Tuesday, March 6, 2012

Faking KERNEL32.DLL - an Amateur Sandbox

As a part of my work (read "fun") of maintaining this blog, I am constantly checking the statistic information on traffic sources and keywords (it's nice to know that people are getting here via Google) in order to see whether my readers are getting what they are looking for (personally, I see no reason in simply "streaming my consciousness to the masses" as this is not the point of this blog). Sometimes, it gives an idea of what is missing but still related to system and low level programming.

A couple of days ago, I saw that someone was looking for a way to load and use fake KERNEL32.dll and I realized that this information has not yet been covered here. There is no source code for this article as I am a bit short on time to write it, but I will do my best to provide as much information as possible so, those who would want to try it would have no problem doing that.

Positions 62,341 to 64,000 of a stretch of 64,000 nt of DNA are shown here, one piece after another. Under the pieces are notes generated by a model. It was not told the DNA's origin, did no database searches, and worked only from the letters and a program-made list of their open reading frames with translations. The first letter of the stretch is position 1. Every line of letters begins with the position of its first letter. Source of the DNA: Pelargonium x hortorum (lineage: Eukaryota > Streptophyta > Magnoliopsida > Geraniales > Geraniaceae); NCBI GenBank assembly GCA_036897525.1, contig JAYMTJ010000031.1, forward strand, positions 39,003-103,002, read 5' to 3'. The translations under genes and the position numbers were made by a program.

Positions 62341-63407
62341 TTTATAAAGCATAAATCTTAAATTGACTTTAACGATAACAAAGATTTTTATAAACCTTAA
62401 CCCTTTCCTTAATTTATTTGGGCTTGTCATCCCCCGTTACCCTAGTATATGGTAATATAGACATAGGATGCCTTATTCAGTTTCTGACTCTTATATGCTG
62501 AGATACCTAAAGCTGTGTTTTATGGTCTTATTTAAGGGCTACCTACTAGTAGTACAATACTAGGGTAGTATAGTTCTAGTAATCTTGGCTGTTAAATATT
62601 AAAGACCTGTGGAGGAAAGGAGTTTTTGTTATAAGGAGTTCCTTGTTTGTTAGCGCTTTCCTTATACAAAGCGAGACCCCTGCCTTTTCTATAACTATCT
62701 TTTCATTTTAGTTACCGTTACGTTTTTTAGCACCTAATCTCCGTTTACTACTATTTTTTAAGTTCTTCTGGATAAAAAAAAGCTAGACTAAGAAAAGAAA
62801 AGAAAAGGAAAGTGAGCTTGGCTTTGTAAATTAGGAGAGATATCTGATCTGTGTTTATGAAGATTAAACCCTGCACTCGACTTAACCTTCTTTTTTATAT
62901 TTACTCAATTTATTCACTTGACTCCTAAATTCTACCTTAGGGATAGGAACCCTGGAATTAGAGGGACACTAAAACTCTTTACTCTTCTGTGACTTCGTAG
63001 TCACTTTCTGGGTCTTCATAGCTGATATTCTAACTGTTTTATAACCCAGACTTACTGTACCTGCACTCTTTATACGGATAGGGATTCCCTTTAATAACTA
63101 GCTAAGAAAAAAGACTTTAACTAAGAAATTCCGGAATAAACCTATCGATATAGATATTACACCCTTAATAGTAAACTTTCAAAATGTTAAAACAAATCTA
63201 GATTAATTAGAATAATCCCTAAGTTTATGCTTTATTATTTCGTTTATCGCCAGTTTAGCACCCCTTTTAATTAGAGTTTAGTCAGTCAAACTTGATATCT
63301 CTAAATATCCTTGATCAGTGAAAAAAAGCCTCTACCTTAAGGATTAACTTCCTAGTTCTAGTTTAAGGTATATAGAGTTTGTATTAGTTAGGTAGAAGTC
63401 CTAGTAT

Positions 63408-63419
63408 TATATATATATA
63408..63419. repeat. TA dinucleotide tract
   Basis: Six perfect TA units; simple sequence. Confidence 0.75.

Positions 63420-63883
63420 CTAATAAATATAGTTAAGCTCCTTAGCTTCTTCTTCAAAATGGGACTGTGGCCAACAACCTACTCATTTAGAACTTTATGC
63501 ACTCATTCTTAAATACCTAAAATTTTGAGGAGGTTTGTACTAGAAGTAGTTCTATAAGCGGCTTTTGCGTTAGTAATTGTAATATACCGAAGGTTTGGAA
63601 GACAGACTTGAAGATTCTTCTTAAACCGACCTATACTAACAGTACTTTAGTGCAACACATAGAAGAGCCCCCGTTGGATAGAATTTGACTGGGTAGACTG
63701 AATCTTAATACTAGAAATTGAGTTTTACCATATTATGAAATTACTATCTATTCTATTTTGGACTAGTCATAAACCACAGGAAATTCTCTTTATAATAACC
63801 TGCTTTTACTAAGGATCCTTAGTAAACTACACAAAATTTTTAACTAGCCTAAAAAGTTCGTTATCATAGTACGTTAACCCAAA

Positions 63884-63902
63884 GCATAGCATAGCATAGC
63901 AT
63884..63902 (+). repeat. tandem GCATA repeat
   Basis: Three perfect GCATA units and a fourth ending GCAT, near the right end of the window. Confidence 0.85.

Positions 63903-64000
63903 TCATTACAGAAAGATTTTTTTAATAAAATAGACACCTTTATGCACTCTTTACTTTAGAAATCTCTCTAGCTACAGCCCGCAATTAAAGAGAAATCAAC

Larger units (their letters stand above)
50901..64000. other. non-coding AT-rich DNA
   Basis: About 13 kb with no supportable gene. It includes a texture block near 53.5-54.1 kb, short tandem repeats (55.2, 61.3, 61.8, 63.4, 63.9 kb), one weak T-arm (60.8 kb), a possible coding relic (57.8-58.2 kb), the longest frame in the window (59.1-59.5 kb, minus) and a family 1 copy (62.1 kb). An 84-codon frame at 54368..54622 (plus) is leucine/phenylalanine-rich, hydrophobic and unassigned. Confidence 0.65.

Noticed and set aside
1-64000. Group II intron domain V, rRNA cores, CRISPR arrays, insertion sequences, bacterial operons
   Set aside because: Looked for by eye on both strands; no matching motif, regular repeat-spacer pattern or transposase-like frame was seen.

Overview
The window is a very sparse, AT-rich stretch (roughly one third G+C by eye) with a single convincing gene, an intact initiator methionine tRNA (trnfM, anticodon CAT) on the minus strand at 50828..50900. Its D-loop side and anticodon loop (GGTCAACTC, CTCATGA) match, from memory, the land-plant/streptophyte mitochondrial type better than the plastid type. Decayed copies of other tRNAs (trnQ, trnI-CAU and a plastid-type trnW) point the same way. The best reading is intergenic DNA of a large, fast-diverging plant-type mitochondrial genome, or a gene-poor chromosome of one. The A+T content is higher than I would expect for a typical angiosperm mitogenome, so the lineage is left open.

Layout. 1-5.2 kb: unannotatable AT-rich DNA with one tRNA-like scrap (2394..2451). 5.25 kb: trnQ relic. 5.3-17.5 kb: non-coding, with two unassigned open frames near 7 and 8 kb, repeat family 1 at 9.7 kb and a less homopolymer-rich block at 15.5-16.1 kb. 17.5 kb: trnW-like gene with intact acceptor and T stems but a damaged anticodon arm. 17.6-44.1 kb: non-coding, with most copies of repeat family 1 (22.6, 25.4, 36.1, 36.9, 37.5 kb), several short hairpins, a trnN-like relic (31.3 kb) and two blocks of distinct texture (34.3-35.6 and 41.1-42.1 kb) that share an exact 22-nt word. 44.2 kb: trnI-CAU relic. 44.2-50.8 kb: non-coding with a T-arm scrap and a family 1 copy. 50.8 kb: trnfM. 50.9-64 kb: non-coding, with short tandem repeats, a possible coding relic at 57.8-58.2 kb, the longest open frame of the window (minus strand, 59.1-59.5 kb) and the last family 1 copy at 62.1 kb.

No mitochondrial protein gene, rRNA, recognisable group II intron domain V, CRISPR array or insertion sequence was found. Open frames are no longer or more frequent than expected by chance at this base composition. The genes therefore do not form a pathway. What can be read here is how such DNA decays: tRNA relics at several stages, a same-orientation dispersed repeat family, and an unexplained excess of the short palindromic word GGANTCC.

First notable thing about KERNEL32.dll is that it is always loaded, regardless of whether a running executable imports anything from it (this is briefly covered here). Same as NTDLL.dll (well, KERNEL32.dll imports from it). This library provides interfaces for interaction with deeper levels of "user land" part of the operating system for the running executable and some of other dynamic link libraries loaded into process' memory. 

Knowing all that, the first thought may be: "how are we going to fake it if all the rest depends on it?". The solution is easier than one could think at first. However, we should keep in mind, that some programs may import from NTDLL.dll directly, bypassing the KERNEL32.dll (which used to happen quite often in the world of malware), meaning that once you faked KERNEL32.dll, you may have to fake NTDLL,as well.